Transferring the ownership
This information sheet describes some of the points you may want to consider if you are
thinking of transferring the ownership of your house to your children or to someone else.
• If the property is no longer yours you will not be able to sell it, perhaps to move to
more suitable accommodation or to a different location.
• You will not be able to use the property to raise income or capital, perhaps for repairs
or maintenance or to pay for help to enable you to remain at home.
• If the owners of the property marry, divorce, use the property as security for a loan,
become insolvent or there are family disagreements, your occupancy may be put at
• It is important to remember that most older people do not require residential or
nursing home care. If you give away your home to avoid paying for long term care,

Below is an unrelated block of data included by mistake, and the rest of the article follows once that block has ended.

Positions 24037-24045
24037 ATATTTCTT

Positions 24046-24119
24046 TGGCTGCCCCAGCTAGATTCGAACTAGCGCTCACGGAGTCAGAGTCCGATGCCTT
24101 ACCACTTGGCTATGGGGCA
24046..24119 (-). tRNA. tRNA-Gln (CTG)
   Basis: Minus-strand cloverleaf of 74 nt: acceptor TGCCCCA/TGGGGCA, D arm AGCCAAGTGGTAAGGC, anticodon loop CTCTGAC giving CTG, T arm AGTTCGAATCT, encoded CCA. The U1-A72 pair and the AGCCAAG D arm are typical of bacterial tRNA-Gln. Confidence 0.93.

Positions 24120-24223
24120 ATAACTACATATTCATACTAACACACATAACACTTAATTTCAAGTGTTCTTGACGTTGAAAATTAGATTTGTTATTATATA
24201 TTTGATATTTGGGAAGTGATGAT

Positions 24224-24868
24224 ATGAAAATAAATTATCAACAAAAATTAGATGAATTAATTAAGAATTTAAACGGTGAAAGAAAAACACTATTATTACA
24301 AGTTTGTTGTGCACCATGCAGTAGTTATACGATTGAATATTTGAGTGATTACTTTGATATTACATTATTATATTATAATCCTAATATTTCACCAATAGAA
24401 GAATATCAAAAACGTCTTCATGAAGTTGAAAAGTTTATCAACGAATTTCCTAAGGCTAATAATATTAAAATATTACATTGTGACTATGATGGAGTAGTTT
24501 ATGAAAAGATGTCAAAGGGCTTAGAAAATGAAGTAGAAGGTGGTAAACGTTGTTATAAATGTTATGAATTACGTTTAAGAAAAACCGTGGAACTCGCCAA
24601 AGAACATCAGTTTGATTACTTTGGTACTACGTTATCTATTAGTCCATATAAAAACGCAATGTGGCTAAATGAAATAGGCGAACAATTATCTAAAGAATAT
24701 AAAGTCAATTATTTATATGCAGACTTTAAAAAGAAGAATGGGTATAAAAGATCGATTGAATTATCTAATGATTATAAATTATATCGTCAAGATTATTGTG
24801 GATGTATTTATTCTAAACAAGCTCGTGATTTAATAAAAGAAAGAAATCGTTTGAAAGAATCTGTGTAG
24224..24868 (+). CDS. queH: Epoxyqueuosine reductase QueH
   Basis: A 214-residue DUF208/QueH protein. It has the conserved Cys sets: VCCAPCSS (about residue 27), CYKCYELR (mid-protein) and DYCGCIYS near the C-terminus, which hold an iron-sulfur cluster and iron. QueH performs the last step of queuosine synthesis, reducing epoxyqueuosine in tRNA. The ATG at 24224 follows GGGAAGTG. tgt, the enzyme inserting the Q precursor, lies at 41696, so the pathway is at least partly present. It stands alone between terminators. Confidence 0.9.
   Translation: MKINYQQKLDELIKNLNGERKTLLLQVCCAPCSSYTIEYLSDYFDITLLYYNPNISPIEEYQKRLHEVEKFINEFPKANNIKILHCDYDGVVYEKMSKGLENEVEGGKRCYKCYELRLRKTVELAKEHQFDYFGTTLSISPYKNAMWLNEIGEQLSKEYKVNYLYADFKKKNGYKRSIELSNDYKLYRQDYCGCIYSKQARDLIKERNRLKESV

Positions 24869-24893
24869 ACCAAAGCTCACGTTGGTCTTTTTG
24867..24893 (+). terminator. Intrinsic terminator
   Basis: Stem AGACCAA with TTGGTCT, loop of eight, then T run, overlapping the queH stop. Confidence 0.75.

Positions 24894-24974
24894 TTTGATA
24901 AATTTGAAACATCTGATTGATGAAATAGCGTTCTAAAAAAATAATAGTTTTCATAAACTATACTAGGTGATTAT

the local authority can treat you as though you still own the capital and refuse to meet
care costs. There is no time limit as to how far back the local authority can go in this
• If you retain the right to live in the property the gift could count as a “gift with
reservation” and is likely to be included in the value of your estate for inheritance tax
• The new owner(s) will need to consider the affect of a capital asset if they are in
receipt of any means tested benefits (for instance income support).
• The new owner(s) may face a possible future liability for capital gains tax.
IT IS VERY IMPORTANT THAT YOU CONSULT A SOLICITOR AND ADVISABLE TO
DRAW UP A FORMAL AGREEMENT TO SORT OUT PRACTICAL MATTERS SUCH AS
RESPONSIBILITY FOR REPAIRS AND MAINTENANCE ETC.
Elderly Accommodation Counsel
3rd floor, 89 Albert Embankment
London SE1 7TP
Tel 020 7820 1343
Fax 020 7820 3970